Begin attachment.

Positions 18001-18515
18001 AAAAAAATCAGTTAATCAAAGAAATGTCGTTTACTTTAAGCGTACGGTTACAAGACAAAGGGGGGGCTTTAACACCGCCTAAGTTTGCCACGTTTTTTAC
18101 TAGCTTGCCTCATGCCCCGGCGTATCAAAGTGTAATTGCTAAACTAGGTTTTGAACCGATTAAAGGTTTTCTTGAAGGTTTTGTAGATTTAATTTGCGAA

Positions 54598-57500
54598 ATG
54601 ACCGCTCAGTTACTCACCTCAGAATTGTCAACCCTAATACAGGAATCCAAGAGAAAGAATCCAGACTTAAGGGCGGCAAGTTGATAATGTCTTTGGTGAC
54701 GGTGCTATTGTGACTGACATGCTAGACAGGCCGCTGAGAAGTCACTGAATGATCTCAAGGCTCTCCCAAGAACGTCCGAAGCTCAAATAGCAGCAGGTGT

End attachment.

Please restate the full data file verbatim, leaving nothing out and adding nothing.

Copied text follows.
Positions 18001-18515
18001 AAAAAAATCAGTTAATCAAAGAAATGTCGTTTACTTTAAGCGTACGGTTACAAGACAAAGGGGGGGCTTTAACACCGCCTAAGTTTGCCACGTTTTTTAC
18101 TAGCTTGCCTCATGCCCCGGCGTATCAAAGTGTAATTGCTAAACTAGGTTTTGAACCGATTAAAGGTTTTCTTGAAGGTTTTGTAGATTTAATTTGCGAA

Positions 54598-57500
54598 ATG
54601 ACCGCTCAGTTACTCACCTCAGAATTGTCAACCCTAATACAGGAATCCAAGAGAAAGAATCCAGACTTAAGGGCGGCAAGTTGATAATGTCTTTGGTGAC
54701 GGTGCTATTGTGACTGACATGCTAGACAGGCCGCTGAGAAGTCACTGAATGATCTCAAGGCTCTCCCAAGAACGTCCGAAGCTCAAATAGCAGCAGGTGT